While the Missouri Legislature failed to override Gov. Jay Nixon's veto of the right-to-work bill last month, two state legislators from Rolla continue to support making Missouri a right-to-work state.

While the Missouri Legislature failed to override Gov. Jay Nixon’s veto of the right-to-work bill last month, two state legislators from Rolla continue to support making Missouri a right-to-work state.
Sen. Dan Brown (R-16th District) and Rep. Keith Frederick (R-121st District) were guest speakers at the annual Eggs and Issues breakfast held Wednesday morning at Matt’s Steakhouse in Rolla. CenturyLink, as in past years, sponsored the event, with the support of the Rolla Area Chamber of Commerce.
Right-to-work was among the legislative issues discussed by the two lawmakers as were transportation funding, ethics reforms and Medicaid.
“We didn’t pass as many bills as we normally do,” Brown said of the 2015 Missouri legislative session.
However, Nixon vetoed 14 bills, and over his two terms as governor, he has now vetoed more legislation than any other Missouri governor in the state’s history. State legislators overturned 10 of Nixon’s 14 vetoes this year.
One of the bills that lawmakers could not override was the right-to-work bill, which fell 13 votes short of the two-thirds majority needed to override Nixon’s veto in the Missouri House during the September veto session.
Right-to-work states prohibit workplace contracts in which union fees are collected from nonmembers. There are 25 states that have passed right-to-work legislation, and all states bordering Missouri are right-to-work states except for Illinois and Kentucky.
In May, Missouri Senate Republicans used a rare procedural motion to shut down debate on right-to-work and were able to pass the measure before Nixon vetoed the bill. The procedure, known as “moving the previous question,” according to Brown, forces the issues to be brought to an immediate vote.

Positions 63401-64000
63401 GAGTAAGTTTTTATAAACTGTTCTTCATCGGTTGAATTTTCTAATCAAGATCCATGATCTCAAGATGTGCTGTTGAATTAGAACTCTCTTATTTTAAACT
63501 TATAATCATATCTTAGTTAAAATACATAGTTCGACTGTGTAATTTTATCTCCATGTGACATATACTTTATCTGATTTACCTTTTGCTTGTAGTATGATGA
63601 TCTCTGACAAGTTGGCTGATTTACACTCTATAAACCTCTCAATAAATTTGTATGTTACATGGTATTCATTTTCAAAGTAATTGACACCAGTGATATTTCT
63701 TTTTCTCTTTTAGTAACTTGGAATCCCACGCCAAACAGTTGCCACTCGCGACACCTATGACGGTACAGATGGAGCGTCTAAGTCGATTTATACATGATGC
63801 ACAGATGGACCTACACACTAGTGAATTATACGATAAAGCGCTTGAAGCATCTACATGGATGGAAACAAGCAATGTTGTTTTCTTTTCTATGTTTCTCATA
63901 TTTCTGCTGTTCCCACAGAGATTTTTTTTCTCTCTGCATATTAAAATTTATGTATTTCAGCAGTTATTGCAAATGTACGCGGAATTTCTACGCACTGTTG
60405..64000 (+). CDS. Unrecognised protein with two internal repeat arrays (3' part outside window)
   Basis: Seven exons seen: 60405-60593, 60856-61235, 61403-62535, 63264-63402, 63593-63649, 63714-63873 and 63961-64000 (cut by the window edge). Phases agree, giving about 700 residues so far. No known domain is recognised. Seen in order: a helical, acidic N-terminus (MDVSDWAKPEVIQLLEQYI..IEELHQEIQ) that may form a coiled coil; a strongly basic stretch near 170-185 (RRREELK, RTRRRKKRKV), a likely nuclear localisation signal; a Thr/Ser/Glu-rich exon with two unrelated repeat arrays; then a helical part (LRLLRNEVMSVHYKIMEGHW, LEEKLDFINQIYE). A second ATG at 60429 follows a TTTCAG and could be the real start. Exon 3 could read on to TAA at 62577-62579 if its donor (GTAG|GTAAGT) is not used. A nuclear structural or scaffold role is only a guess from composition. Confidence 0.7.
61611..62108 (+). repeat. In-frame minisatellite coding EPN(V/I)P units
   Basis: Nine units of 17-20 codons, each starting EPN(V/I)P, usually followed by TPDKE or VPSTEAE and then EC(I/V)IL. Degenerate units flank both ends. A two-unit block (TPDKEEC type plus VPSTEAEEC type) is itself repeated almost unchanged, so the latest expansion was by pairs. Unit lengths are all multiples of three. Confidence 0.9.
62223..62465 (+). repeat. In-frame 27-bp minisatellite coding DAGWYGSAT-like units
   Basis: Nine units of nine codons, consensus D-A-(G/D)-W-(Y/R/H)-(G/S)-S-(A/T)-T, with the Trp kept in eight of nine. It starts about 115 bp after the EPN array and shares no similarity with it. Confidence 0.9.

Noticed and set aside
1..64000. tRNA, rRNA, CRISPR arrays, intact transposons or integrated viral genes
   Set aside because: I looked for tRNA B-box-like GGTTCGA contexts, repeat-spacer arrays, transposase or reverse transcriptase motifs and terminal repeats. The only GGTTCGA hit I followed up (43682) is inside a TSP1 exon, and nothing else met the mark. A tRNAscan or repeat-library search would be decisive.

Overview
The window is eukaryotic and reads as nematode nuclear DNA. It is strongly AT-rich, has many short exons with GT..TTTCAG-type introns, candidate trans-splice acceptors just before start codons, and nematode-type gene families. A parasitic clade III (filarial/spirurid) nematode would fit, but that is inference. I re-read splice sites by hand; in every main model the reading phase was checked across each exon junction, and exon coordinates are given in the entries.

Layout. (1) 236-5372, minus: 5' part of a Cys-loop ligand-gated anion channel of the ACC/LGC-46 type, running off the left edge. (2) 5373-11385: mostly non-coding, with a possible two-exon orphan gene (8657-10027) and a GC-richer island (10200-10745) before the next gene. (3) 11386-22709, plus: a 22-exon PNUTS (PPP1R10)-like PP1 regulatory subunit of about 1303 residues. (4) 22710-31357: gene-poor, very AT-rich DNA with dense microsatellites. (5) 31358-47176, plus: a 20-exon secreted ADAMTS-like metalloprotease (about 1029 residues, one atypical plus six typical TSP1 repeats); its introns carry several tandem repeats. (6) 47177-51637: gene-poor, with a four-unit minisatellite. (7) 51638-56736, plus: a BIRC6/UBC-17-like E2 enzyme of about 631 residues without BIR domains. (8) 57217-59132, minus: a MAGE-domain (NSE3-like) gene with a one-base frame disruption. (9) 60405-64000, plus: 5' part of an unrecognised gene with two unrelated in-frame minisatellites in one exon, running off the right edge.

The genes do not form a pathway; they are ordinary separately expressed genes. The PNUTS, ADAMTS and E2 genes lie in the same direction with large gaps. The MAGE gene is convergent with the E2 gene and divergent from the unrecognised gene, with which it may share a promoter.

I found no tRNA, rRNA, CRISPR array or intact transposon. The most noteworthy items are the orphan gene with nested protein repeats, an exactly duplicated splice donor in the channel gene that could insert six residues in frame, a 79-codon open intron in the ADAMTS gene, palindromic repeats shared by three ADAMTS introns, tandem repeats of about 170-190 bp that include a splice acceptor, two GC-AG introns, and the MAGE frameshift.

That eventually led Senate Democrats to bring a halt to all other business on the last week of the legislative session in mid-May.
Frederick, who noted that he watched the Senate proceedings, said the Democratic senators were basically “taunting” the Republican senators with other bills that had support but that would not be voted on because GOP senators “forced” the right-to-work bill through.
The four Republican senators who in May voted against the right-to-work legislation — Ryan Silvey, Paul Wieland, Gary Romine and Tom Dempsey — are in trouble as efforts have already started to find Republicans who will unseat them next election, according to Brown and Frederick. Dempsey has since resigned from the Missouri Legislature.
Frederick said he was glad the right-to-work issue came to a vote because it “put people on the record.” Frederick added that right-to-work is part of the Republican platform, and that politicians should not claim to be Republican when they oppose right-to-work.

Transportation funding
During the question-and-answer session at the breakfast, Rolla resident Jamie Myers asked both lawmakers how to make the Missouri Department of Transportation (MoDOT) see that expanding U.S. Highway 63 between Rolla and Jefferson City is a priority.